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Having fun outdoors? Stay hydrated, wear sunscreen and don't overdo it By Sandi Martin

Kyle Woosnam knows a thing or two about having fun outside and safely making it home by the end of the day.

He’s also proof that even an expert outdoorsman can get completely lost in the woods. This University of Georgia associate professor once found himself totally turned around in the Bankhead National Forest in Alabama.

Woosnam, who teaches natural resources, recreation and tourism at UGA’s Warnell School of Forestry and Natural Resources, had to keep his wits and work his way out by following a simple rule.

“When you’re lost, find a waterway because you’ll eventually cross a road and you can get help,” Woosnam said. “If you’re up high, start heading low, because that’s where you will likely find water.”

Summertime brings people outdoors to enjoy the warm weather, but it’s easy it is to succumb to those hotter temperatures and other dangers that come with being outdoors in the summer.

“No matter how experienced you are in the outdoors, it is always wise to take the necessary precautions,” Woosnam said. “Remember, you want to have the most memorable, positive experience possible.”

Whether you'll be biking, kayaking, canoeing, camping or rock climbing, Woosnam has some tips on how to stay safe:

  • Wear sunscreen. It’s always a good idea, and it’s necessary if you’re going to be in direct sunlight for a long time.
  • Don’t wear cotton or denim if you’re going hiking. “Wear the least amount of cotton possible,” Woosnam said. Instead, wear breathable clothing that wicks water and sweat. If possible, go for clothes that protect you from the sun that may be marked with ultraviolet protection factor (UPF) labeling.
  • Hats with brims or bills are a must if you’re going to be out in the sun.
  • Take extra socks. Your feet are going to get sweaty, which makes you prone to blisters. “So you probably want to have bandages for your heels as well,” he said.
  • You can’t have enough water. “Take more than you need,” Woosnam said. “People think they’re camels and can get by without drinking water, but they can’t.”
  • It’s a good idea to keep extra water in your car. Experts recommend that hikers take enough water to drink 32 ounces every two hours, but that amount can vary depending on your pace. Check the trail length to help calculate how much water you’ll need.
  • Don’t drink the water in the wild. Water in the woods probably isn’t safe to drink without treating it first. “No matter how thirsty you are, don’t drink the water unless you have the appropriate iodine pills or water treatment equipment,” Woosnam said. “There are so many bacteria you can pick up even though the water looks crystal clear.” Many outdoor stores sell the iodine pills, and outdoor enthusiasts can also purchase filters that fit inside water bottles or even filter straws. Filters should be used in tandem with iodine pills to ensure water safety.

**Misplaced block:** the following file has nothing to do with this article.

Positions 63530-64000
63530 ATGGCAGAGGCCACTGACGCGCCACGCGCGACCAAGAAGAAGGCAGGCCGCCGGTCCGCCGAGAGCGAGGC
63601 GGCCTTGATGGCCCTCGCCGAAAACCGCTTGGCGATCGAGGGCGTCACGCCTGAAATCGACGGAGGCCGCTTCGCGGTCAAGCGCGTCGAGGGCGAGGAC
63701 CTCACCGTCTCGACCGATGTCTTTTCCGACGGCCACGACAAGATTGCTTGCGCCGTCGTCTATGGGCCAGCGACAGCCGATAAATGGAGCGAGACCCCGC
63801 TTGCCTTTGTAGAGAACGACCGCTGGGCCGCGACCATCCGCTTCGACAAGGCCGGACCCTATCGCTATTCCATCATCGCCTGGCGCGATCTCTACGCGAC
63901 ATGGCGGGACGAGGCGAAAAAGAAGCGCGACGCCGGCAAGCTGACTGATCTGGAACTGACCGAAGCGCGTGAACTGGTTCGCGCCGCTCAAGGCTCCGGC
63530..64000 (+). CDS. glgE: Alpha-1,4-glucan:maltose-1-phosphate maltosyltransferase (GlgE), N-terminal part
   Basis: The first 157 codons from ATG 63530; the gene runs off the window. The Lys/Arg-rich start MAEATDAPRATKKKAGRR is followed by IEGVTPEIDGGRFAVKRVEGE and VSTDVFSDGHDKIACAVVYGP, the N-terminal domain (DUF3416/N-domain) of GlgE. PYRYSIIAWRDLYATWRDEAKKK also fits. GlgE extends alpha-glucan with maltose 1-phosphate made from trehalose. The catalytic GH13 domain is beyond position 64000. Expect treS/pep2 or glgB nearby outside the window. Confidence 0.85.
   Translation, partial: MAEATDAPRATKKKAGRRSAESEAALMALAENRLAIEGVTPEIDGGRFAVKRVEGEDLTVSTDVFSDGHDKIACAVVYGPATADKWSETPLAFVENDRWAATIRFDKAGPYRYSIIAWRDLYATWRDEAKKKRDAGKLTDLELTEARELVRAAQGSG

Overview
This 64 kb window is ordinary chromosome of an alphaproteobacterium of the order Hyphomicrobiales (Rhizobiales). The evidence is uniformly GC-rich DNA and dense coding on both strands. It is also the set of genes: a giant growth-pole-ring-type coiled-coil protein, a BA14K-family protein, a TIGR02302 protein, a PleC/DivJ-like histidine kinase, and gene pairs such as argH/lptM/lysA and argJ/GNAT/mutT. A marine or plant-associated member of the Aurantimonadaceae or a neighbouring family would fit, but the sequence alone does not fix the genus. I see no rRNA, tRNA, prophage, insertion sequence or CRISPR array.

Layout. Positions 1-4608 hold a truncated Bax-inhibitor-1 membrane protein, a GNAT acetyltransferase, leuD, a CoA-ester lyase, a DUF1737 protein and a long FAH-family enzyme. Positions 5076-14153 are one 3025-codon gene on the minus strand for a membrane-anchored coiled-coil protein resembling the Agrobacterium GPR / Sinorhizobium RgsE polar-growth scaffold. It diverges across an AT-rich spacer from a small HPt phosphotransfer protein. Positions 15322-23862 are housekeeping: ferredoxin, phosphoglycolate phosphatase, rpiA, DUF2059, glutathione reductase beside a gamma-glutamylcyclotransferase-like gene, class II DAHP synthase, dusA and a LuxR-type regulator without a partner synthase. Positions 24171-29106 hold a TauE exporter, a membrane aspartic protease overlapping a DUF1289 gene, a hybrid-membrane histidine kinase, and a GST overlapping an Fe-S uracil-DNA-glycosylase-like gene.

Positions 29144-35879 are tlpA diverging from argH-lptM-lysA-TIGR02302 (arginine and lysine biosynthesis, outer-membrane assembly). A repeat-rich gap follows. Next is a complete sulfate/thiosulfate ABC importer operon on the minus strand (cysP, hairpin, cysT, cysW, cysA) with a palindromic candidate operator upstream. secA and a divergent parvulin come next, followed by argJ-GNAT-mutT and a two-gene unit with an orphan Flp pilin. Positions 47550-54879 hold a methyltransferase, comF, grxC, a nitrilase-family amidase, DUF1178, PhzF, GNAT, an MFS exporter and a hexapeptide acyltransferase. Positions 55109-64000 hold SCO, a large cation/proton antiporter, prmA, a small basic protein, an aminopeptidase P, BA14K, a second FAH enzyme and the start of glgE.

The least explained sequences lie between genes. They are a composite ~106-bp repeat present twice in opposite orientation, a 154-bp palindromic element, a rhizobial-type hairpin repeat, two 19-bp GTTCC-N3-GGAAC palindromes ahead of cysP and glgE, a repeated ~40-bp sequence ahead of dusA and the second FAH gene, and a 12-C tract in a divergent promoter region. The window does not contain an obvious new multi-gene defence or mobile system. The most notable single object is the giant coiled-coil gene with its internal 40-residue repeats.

• Make sure you’re not taking stowaways home. When you leave the woods, check for ticks. Insect repellent helps to minimize bug bites.

Headed for some outdoor fun with your dog? Pets need ample water as well. There are a number of portable, hiking-friendly dog bowls available on the market to help keep your four-legged hiking companion hydrated. This is a better option than allowing dogs to drink water from streams or puddles. Dogs are also susceptible to the microorganisms found in ponds, lakes and streams.

Lastly, if you’re headed to the woods, make sure your dog is also current on heartworm, flea and tick medications.

If you’re spending time outside during the summer, one of the most important precautions you can take is to learn the signs of heat stroke. In humans, heat stroke symptoms include nausea, vomiting, headache, dizziness, hot and flushed skin, rapid heart rate, profound sweating, and shortness of breath.

Heat stroke can be fatal in humans and requires immediate medical attention.

Dog owners should watch their pets for excessive panting and increased drooling. Owners can treat overheated pets by pouring cool water on them, applying cold packs to their heads to help lower body temperature and supplying lots of cold water. Owners should seek veterinary treatment if these steps don’t help.

As long as people are prepared and mindful that they don’t overdo it, the summer is a great time to explore the great outdoors in Georgia, Woosnam said.

(Sandi Martin is the public relations coordinator with the University of Georgia Warnell School of Forestry and Natural Resources.)

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Spending a summer day in the Georgia wilderness is more fun when you're prepared for the heat, humidity and sun.

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Spending a summer day in the Georgia wilderness is more fun when you're prepared for the heat, humidity and sun. Download Image
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